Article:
Published online by Cambridge University Press: 23 March 2020
Depression occurs frequently in patients suffering from Parkinson's disease (PD). However, the neural basis of depression in PD remains unclear. Diffusion magnetic resonance imaging (DMRI) connectometry is based on the spin distribution function (SDF), which quantifies the density of diffusing water.
The aim of this study was to assess the microstructural changes in the brain connectivity of PD patients with and without depressive symptoms.
DMRI was used to assess microstructural abnormalities in the brains of 16 PD patients with depressive symptoms compared to 11 PD patients without depressive symptoms. Data used in the preparation of this paper were obtained from the Parkinson's progression markers initiative (PPMI) database (http://www.ppmi-info.org/data/). This dataset was acquired on a 3-Tesla scanner (Siemens), producing 64 DWI at b = 1000 s/mm2 and one b0 image. Diffusion MRI data were corrected for subject motion, eddy current distortions, and susceptibility artefacts due to magnetic field inhomogeneity. DMRI connectometry was conducted in a total of 27 patients using percentage measurement.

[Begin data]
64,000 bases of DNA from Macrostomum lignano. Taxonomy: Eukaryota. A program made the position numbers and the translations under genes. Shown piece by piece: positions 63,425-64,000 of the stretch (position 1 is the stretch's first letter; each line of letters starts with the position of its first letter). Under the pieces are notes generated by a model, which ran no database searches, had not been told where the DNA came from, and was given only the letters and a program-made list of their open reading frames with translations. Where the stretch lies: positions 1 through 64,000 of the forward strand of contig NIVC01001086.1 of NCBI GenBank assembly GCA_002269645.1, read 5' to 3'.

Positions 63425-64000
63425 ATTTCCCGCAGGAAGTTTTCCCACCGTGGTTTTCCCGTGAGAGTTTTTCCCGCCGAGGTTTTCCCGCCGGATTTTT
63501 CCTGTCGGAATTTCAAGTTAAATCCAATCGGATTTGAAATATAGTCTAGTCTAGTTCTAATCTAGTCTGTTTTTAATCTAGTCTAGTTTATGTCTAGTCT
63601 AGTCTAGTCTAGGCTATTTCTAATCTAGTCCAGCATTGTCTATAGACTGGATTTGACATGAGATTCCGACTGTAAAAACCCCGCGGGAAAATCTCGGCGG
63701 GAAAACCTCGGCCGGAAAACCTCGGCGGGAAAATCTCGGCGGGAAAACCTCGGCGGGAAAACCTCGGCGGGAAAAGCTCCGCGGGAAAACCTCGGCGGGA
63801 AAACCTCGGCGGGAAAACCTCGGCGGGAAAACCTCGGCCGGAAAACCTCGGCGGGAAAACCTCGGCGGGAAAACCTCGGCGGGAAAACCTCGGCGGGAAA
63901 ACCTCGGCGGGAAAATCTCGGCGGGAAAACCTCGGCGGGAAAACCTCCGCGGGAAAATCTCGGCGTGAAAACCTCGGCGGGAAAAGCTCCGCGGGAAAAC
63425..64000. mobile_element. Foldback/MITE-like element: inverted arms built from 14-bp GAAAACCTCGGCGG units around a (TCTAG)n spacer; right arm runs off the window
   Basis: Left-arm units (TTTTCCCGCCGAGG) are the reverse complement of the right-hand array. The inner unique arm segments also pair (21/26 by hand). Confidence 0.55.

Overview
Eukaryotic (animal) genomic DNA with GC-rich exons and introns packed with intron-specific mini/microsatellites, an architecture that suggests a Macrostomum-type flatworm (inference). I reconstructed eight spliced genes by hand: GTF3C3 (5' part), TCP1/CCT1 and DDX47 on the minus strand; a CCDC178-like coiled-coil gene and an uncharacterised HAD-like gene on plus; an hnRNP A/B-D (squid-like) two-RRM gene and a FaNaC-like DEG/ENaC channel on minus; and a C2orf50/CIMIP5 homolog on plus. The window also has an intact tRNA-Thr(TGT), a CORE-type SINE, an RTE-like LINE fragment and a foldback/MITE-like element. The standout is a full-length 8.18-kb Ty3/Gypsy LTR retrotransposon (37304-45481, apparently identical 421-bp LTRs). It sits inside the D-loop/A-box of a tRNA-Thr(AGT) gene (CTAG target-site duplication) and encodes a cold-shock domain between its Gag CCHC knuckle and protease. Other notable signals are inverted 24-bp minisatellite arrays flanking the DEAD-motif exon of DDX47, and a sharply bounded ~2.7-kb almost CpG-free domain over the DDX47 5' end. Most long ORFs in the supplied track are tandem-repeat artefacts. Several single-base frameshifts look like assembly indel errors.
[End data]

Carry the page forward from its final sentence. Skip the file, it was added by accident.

PD Patients with depressive symptoms showed decreased anisotropy (FDR < 0.05) in the fornix bilaterally, left inferior longitudinal fasciculus (ILF) and corticospinal tract bilaterally compared to PD patients without depressive symptoms.
Lesser WM integrity of the left ILF fibers, which connect visual face recognition areas to the amygdala and hippocampus, seems to be associated with depressive symptoms in PD patients. Our study supports the hypothesis that neurodegenerative processes in projections from the somatosensory, cingulate, and insular cortices may be related to depression in PD.
The authors have not supplied their declaration of competing interest.